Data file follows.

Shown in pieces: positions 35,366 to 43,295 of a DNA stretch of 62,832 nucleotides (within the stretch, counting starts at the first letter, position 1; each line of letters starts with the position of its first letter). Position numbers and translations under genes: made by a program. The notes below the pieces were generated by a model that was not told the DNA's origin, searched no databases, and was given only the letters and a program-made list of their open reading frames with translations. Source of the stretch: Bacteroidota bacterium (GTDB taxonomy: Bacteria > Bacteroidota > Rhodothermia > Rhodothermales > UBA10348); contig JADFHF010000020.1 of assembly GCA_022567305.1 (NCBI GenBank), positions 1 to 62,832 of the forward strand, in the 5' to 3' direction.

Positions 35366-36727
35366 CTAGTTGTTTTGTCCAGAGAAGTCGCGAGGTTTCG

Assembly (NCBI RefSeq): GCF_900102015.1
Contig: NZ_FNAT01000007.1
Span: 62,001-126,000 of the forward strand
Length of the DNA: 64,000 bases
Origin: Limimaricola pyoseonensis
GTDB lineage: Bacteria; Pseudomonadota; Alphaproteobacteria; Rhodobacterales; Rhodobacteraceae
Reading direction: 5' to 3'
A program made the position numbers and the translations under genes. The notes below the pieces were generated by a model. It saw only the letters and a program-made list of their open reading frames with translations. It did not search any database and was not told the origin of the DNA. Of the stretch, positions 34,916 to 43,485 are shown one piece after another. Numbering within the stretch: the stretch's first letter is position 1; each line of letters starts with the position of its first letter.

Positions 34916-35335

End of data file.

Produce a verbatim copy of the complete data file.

Shown in pieces: positions 35,366 to 43,295 of a DNA stretch of 62,832 nucleotides (within the stretch, counting starts at the first letter, position 1; each line of letters starts with the position of its first letter). Position numbers and translations under genes: made by a program. The notes below the pieces were generated by a model that was not told the DNA's origin, searched no databases, and was given only the letters and a program-made list of their open reading frames with translations. Source of the stretch: Bacteroidota bacterium (GTDB taxonomy: Bacteria > Bacteroidota > Rhodothermia > Rhodothermales > UBA10348); contig JADFHF010000020.1 of assembly GCA_022567305.1 (NCBI GenBank), positions 1 to 62,832 of the forward strand, in the 5' to 3' direction.

Positions 35366-36727
35366 CTAGTTGTTTTGTCCAGAGAAGTCGCGAGGTTTCG

Assembly (NCBI RefSeq): GCF_900102015.1
Contig: NZ_FNAT01000007.1
Span: 62,001-126,000 of the forward strand
Length of the DNA: 64,000 bases
Origin: Limimaricola pyoseonensis
GTDB lineage: Bacteria; Pseudomonadota; Alphaproteobacteria; Rhodobacterales; Rhodobacteraceae
Reading direction: 5' to 3'
A program made the position numbers and the translations under genes. The notes below the pieces were generated by a model. It saw only the letters and a program-made list of their open reading frames with translations. It did not search any database and was not told the origin of the DNA. Of the stretch, positions 34,916 to 43,485 are shown one piece after another. Numbering within the stretch: the stretch's first letter is position 1; each line of letters starts with the position of its first letter.

Positions 34916-35335